News Releases

Blind Students Will Hold Press Conference to Discuss Their Rocket Science Camp Experience
08.19.04
Ed Campion
NASA Goddard Space Flight Center, Greenbelt, MD
Phone: 301/286-8955
Email: Edward.S.Campion@nasa.gov

Lorinda Riddle
National Federation of the Blind, Baltimore, MD
Phone: 410-659-9314 x2419
Email: lriddle@nfb.org

Release No: 04-47

The sky was no limit this week for a dozen blind high school students who had an opportunity to immerse themselves in real "rocket science." Over the last five days, the students not only learned about the history of rocketry, basic rocket physics, and basic electronics but also had the chance to build electronic circuits for sensors for a rocket they helped launch from NASA's Wallops Flight Facility (WFF), Wallops Island, VA earlier today.

The students will hold a press conference to discuss their activities on Friday, August 20th at NASA's Goddard Space Flight Center in Greenbelt, MD. The briefing will take place in the GSFC Building 3 Goett auditorium beginning at 9:30 a.m. EDT.

The science camp program, called Rocket On, was conceived and initiated by the National Federation of the Blind (NFB) and done in partnership with the National Aeronautics and Space Administration (NASA).

During the past week, the students were involved with presentations and activities at both the National Federation of the Blind Jernigan Institute in Baltimore and NASA Wallops. Topics included an overview of launch operations, trajectory planning, circuit building, launch pad operations and developing countdown procedures. The students learned about how data can be collected, reviewed and analyzed. They also received presentations on space exploration and astronomy and were given a tour of NASA facilities.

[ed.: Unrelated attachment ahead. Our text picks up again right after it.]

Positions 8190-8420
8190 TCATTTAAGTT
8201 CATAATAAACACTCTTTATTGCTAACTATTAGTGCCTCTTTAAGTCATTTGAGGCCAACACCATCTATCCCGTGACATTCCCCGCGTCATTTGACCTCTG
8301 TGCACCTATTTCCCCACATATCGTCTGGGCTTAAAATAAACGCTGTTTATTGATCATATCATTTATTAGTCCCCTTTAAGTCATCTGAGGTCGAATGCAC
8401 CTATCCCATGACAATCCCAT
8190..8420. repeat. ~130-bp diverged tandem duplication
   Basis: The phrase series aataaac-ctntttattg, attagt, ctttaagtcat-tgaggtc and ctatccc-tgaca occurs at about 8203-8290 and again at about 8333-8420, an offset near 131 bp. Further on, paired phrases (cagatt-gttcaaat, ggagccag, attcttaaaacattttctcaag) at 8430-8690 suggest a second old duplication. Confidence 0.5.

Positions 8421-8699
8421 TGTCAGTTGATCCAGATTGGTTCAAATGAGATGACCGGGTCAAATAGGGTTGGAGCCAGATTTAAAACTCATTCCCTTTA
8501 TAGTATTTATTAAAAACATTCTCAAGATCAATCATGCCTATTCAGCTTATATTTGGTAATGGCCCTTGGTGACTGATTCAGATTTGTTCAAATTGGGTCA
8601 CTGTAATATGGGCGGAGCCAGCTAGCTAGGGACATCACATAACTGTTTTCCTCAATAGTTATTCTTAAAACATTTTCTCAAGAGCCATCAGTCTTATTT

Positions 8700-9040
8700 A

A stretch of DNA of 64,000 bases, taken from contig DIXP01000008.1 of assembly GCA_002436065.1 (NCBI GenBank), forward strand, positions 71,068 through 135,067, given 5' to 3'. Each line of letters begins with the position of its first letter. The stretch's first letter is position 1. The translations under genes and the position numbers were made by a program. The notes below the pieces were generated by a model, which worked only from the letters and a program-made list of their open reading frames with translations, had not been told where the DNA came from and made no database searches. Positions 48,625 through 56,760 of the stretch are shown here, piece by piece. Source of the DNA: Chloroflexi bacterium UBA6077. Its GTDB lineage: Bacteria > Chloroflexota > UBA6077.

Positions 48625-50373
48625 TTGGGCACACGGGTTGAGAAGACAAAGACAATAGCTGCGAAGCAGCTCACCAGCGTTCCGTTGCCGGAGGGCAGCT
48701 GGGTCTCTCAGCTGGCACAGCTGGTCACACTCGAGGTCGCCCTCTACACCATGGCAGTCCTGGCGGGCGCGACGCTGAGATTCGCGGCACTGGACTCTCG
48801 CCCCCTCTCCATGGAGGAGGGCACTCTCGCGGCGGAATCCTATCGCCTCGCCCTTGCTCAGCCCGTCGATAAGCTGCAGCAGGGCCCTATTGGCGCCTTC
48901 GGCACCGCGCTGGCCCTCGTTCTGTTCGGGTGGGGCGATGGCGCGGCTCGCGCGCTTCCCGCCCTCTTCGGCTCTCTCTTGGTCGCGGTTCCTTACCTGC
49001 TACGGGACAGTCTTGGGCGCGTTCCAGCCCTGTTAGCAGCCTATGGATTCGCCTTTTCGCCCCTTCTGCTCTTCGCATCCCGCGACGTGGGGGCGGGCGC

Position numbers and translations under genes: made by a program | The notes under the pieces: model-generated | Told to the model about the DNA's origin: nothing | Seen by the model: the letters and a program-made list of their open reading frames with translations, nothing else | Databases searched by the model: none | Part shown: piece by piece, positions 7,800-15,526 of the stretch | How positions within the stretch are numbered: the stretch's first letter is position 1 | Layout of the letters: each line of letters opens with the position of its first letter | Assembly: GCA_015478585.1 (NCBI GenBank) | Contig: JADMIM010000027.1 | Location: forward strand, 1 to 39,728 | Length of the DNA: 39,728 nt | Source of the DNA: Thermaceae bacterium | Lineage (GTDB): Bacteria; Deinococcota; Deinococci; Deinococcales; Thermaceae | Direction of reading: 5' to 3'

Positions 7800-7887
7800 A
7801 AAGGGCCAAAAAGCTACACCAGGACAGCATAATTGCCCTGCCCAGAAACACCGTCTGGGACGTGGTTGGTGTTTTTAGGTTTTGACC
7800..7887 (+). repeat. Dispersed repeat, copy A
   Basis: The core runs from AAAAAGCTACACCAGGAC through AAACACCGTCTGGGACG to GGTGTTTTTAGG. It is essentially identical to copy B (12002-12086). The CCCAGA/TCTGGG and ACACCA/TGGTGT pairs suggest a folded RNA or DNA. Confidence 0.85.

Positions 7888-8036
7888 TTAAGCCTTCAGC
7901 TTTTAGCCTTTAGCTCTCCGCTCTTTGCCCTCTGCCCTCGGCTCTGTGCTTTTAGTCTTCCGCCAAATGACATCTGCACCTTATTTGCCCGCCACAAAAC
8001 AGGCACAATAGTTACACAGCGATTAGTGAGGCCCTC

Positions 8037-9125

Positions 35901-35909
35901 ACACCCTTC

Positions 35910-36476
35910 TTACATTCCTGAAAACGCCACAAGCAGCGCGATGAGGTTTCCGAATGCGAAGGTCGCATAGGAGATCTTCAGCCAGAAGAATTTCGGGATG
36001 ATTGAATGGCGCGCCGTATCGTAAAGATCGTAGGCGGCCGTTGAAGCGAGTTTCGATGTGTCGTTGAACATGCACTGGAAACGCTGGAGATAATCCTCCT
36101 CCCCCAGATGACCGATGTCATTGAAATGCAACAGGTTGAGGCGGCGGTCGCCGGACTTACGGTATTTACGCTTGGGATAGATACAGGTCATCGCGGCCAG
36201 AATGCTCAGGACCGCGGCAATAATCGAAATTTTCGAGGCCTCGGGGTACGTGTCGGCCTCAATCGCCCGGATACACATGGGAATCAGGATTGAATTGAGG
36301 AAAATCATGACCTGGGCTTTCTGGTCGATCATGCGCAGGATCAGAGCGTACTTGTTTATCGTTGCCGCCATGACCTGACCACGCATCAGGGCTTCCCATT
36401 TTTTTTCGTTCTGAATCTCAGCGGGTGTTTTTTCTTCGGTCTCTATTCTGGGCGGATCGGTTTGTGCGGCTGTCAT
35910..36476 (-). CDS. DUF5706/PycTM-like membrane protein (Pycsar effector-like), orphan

The 10 ½ foot rocket was launched at 8:33 a.m. this morning during a 3 hour available launch opportunity window. Through audible signals, the students were able to determine the readiness of their experiments and the rocket. The student-built electrical circuits allowed them to measure light, temperature, acceleration and pressure during the rocket's flight, which reached an estimated altitude of between 4,900 to 6,000 feet.

After returning this afternoon to the Jernigan Institute, the students will begin analyzing the data collected from the four sensors during the flight. The students, who worked in three teams, will present their results at the NASA Goddard Space Flight Center on Friday.

News media who wish to attend the student's press conference on Friday should contact the NASA Goddard newsroom at 301/286-8955 to arrange accreditation and access to the center.

Video highlights of the student's activities this week will be part of the NASA Television video file broadcast on Friday. The video file is an advisory to the news media and describes the most current audio and video resource material of Agency events. The video file airs at 12 p.m. Eastern, with replays at 3 p.m., 6 p.m., 10 p.m., 12 a.m., 6 a.m. and 10 a.m.

NASA TV can be seen in the continental United States on AMC-6, at 72 degrees west longitude, Transponder 9, 3880 MHz, vertical polarization, audio at 6.8 MHz. If you live in Alaska or Hawaii, NASA TV can now be seen on AMC-7, at 137 degrees west longitude, Transponder 18, at 4060 MHz, vertical polarization, audio at 6.8 MHz.